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Middle East Digest - August 25, 2010


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Washington, DC
August 25, 2010

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The Middle East Digest provides text and audio from the Daily Press Briefing. For the full briefings, please visit daily press briefings.

From the Daily Press Briefing of August 25, 2010

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1:39 p.m. EDT

MR. TONER: Go ahead, Goyal.

QUESTION: New subject?

MR. TONER: Sure.

QUESTION: Can you just update on floods in Pakistan? And also, according to some reports, when P.J. said yesterday that clear-cut they don’t know who is coordinating, who is the chief, as Dr. Shah was in Haiti, but many visits are taking place there, like Ambassador Holbrooke, Senator John Kerry, and so on. Do you have any idea now – Dr. Shah is also there – why he was not appointed as the chief negotiator, chief coordinator there? Because some Pakistan did object to it because he’s an Indian American.

MR. TONER: P.J. addressed this, I thought in great detail, yesterday when he said that we’ve got a robust interagency response working in coordination with the Pakistani Government and that is key. It involves assets from the U.S. Agency for International Development, it obviously involves military assets as well, and all are being brought to bear working in coordination with our Embassy in Islamabad to bring as much relief as quickly as possible to those affected by the floods in Pakistan.

QUESTION: And now one more quickly. Can you say now that as far as food and medicine and other basic needs are now reaching directly to the people?

MR. TONER: Well, you’re right; that’s a legitimate question in the sense that we’ve seen reports that we’re having trouble – that international organizations are having trouble getting assistance to the people. All I can say is it’s a massive, complex natural disaster and we’re making every effort to get those types of assistance to the people who need it most. And frankly, the helicopters and the air capacity or capability that the U.S. forces – the U.S. military brings to bear in a crisis like this is invaluable.

QUESTION: Do you have any concern or comment about the ITU, the International Telecommunication Union, which is a UN agency, issuing an appeal for people – individuals to donate money and to – for flood relief directly into the Pakistani prime minister’s fund and also a Swiss bank account that the ITU controls?

MR. TONER: Matt, I’m not aware of that story, so I’d have to look into it and get back to you.

QUESTION: Well, Dr. Shah, I think spoke to it in Pakistan and --

MR. TONER: What was his comment? (Laughter.)

QUESTION: I don’t --

MR. TONER: All I can say is that we’ve got several texting options and we would just encourage folks to use them. For example, the U.S. --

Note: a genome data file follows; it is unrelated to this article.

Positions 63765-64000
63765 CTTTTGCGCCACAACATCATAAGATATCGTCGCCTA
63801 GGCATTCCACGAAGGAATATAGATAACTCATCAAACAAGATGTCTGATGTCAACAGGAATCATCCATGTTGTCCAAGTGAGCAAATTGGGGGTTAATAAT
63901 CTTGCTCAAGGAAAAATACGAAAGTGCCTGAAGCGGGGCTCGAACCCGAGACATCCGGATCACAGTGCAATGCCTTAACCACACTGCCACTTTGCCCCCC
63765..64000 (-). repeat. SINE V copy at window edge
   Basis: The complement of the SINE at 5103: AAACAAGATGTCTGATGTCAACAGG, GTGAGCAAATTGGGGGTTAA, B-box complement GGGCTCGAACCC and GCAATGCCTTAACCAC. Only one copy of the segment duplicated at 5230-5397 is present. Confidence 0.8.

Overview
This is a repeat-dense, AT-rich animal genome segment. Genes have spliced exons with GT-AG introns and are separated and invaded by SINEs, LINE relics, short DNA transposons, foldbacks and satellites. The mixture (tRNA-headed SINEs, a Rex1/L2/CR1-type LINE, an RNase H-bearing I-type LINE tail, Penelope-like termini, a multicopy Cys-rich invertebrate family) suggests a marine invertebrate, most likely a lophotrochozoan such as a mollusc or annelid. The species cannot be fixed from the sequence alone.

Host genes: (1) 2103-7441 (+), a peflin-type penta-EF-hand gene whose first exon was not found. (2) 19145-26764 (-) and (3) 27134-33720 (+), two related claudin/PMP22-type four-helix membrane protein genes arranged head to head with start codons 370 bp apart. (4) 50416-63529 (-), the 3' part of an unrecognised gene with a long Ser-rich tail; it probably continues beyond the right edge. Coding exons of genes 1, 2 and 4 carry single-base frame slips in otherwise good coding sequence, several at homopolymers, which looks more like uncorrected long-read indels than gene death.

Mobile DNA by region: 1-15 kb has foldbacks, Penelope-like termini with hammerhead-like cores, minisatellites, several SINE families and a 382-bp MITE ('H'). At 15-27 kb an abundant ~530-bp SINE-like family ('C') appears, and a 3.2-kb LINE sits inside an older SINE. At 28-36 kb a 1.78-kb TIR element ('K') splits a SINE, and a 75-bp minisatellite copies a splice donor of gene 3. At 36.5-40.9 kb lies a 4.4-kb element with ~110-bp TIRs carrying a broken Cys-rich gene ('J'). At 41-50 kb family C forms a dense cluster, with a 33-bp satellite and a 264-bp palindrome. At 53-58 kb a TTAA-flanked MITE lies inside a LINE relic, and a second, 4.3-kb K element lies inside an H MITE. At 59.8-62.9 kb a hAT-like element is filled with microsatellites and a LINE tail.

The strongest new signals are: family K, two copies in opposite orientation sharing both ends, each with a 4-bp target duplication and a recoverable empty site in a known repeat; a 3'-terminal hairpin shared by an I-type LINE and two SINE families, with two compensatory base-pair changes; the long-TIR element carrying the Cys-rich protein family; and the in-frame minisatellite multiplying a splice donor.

QUESTION: You would encourage people to use --

MR. TONER: We would encourage people to – I mean, you’ll have to go to the UN. I’m not aware of the story you’re talking about. I’d have to look into it. But as we’ve said many times from this podium, U.S. individuals can send $10 through mobile phones by texting FLOOD to 27722. But as to those specific complaints, allegations, whatever, I just don’t know any details.

Kirit.

QUESTION: New topic?

MR. TONER: Go ahead.

QUESTION: WikiLeaks has posted a new document today from the CIA. It was apparently a report from February of this year about concerns that the U.S. may be viewed as an exporter of terror given the number of Americans who have gone abroad to join terrorist movements. Do you have any similar concerns here at the State Department?

MR. TONER: Kirit, I’m not going to comment on the contents of classified material that’s put up on WikiLeaks. I don’t think I can.

QUESTION: Did anyone ever – from WikiLeaks or any news organization ever come to you, to the State Department, before this latest release today to try and vet any of the information? It seems like it was all CIA, but the State Department --

MR. TONER: The vetting – I’m sorry, did anybody from WikiLeaks contact us? Not that I’m aware of, no.

QUESTION: Thanks.

MR. TONER: Go ahead, Arshad.

QUESTION: A different topic. Avigdor Lieberman is quoted as saying that it will be virtually impossible to reach a peace agreement between Israel and the Palestinians within the one-year or the about-one-year timeframe that was announced last week. Are such pessimistic comments like that from a senior Israeli official helpful heading into next week’s talks?

MR. TONER: Well, I would just say that President Abbas, Prime Minister Netanyahu, and others have all expressed confidence in the one-year timeframe. And we’re just looking to next week and beginning the talks and getting the process going.